Unearthed (2004) – By Emily Intravia

Modern day Florida meets aliens, zombies, and archeologists in this low budget genre-crossing film that mixes action, horror, and science fiction.

We open with a gory shoot ‘em up as street bums are slaughtered and the police left perplexed. Meanwhile, a young archaeologist named Mallory (Kate Kissingford) is fervently digging in sacred ground when she discovers an ancient artifact that holds some sort of key to releasing an evil, apocalypse-bringing spirit. Back at the station, two hardened detectives (Joe Davison and the film’s biggest name, Tom Savini) investigate the ties between the dig and homeless massacres as we head underground to meet the hellish monster and his zombified minions.

The biggest shame about Unearthed is that like so many lower budgeted fare, the movie is filmed on digital video. From the very first scene, the foggy nature of that cheaper technology casts an unpleasant home movie-esque feel over what is actually a quite competently made action-horror. Unfortunately, the video and general audio quality paired with some amateur performances muddles some of the film’s stronger attributes.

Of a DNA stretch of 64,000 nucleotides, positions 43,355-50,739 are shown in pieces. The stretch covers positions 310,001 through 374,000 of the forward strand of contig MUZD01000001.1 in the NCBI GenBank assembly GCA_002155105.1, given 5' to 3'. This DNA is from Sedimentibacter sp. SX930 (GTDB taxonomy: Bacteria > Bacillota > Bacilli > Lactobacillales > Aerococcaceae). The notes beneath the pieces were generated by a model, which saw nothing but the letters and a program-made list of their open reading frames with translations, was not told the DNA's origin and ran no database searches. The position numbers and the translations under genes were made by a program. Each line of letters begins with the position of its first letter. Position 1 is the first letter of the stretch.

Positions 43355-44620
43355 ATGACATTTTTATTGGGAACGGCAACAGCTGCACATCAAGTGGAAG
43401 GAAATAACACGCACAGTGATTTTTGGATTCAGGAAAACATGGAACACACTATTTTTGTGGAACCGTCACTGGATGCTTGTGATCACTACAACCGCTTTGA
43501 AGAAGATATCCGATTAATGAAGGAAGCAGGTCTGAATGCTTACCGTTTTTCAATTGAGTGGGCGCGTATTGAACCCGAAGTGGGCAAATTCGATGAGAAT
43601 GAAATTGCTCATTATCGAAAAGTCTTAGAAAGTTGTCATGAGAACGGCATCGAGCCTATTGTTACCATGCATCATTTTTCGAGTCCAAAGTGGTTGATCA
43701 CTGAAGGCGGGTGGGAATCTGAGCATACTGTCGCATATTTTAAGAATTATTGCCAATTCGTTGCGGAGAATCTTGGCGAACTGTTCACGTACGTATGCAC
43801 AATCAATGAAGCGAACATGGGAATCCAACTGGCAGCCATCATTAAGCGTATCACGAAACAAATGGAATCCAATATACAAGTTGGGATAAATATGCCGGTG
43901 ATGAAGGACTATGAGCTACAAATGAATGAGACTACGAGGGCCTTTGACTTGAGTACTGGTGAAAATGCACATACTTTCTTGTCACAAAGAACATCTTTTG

Once you get past these issues, however, Unearthed proves itself a far better film than its budget and look suggest. Though the story never feels that innovative or, for that matter, sensical, there’s plenty of action to keep a hungry audience satisfied. We get a few exciting shootouts, both with old fashioned guns and shiny new lasers. There are also some unique alien kills and an interesting use of its homeless-as-zombies subplot.

The most notable styling of Unearthed is its aggressive use of music and quick-cut editing. A few scenes go by with almost no dialogue, as director Craig Kovach instead lets his visuals and metal score set the scene. At times, the result falls flat (an early demon dance feels more like something you’d find at an amusement park than in the cinema) but as the story progresses, the more punk-like imagery feels, oddly enough, quite natural in creating a kinetic comic book experience. Some viewers may find it irksome and headache inducing, but it’s certainly a unique style that is executed with full energy.

Unearthed is not a film for everybody, but science fiction fans with a taste for gore and video game style action could enjoy its all-out spirit. If you can get past the grainy video quality and obvious budgetary restrictions, Unearthed comes off as a sort of cinematic  arcade game with blood and violence to spare. The film is now available on DVD here.